Steltz, a former safety at LSU, got run over by Baltimore rookie Kyle Juszczyk on the kickoff return in overtime, and what followed is your Sunday reminder that yes, football is a violent sport. Juszczyk outweighs Steltz by about 30 pounds, and the Bears’ safety didn’t get low enough on the tackle attempt. After getting trucked, Steltz tried to get up, staggered, and fell down. His teammates must have seen in his eyes that he wasn’t right, and held him up. Then coaches held him up.
John Sullivan, Minnesota Vikings
Vikings Coach Leslie Frazier told reporters that center John Sullivan sustained a concussion during Minnesota’s loss to the Seahawks in Week 11, but no other details about the injury were available. Sullivan was also sidelined by a concussion during the 2011 season.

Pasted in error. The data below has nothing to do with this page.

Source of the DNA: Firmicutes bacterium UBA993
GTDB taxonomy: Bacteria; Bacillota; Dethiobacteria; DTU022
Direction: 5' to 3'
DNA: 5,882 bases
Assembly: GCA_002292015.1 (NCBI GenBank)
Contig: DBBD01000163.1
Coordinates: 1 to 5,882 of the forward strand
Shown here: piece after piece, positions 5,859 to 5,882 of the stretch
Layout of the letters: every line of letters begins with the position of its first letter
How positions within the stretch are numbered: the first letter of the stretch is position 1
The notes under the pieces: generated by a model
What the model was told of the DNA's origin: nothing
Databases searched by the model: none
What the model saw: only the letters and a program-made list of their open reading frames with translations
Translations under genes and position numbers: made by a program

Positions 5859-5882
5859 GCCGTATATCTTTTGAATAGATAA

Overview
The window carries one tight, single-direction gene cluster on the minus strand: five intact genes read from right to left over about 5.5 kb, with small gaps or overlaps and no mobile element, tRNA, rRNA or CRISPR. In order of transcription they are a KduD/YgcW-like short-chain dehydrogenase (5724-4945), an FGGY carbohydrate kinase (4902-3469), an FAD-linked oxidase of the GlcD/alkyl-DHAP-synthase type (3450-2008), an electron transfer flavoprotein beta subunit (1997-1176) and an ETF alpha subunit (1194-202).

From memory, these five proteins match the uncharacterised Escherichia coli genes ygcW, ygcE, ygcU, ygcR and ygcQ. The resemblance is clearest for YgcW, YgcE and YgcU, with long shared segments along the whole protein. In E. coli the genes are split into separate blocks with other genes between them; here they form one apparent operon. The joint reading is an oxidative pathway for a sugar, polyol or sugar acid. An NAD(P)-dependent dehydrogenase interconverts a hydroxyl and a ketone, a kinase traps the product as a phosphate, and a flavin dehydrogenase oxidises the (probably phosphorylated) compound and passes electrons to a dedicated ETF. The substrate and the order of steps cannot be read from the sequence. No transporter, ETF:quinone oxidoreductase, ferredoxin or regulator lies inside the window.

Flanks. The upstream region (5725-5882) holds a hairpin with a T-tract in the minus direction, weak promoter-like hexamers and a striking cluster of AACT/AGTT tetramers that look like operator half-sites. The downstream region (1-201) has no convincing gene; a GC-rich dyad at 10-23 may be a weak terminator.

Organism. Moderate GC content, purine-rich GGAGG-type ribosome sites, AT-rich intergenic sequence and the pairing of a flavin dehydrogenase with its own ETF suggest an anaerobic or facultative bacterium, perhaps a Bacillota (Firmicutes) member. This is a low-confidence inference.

Wes Welker, Denver Broncos
Wes Welker re-entered the game for the Broncos after reportedly suffering a concussion against the Chiefs in Week 11. Per ESPN:
Welker sustained the injury on a 20-yard catch-and-run play in the fourth quarter Sunday, when he was tackled by Chiefs defensive end Allen Bailey but also was hit in the helmet by safety Eric Berry. Welker started to leave the field and then took a knee.
Welker was checked by Broncos doctors and re-entered the game for five plays, but was pulled from the game after the fifth play, a 9-yard reception.
“My understanding is we followed protocol, he was cleared to return, he had symptoms that came up and he was pulled,” [Coach Jack] Del Rio said Monday. “He’ll go through the protocol this week. … [Doctors] checked him, allowed to return, symptoms came that were problematic and he was pulled.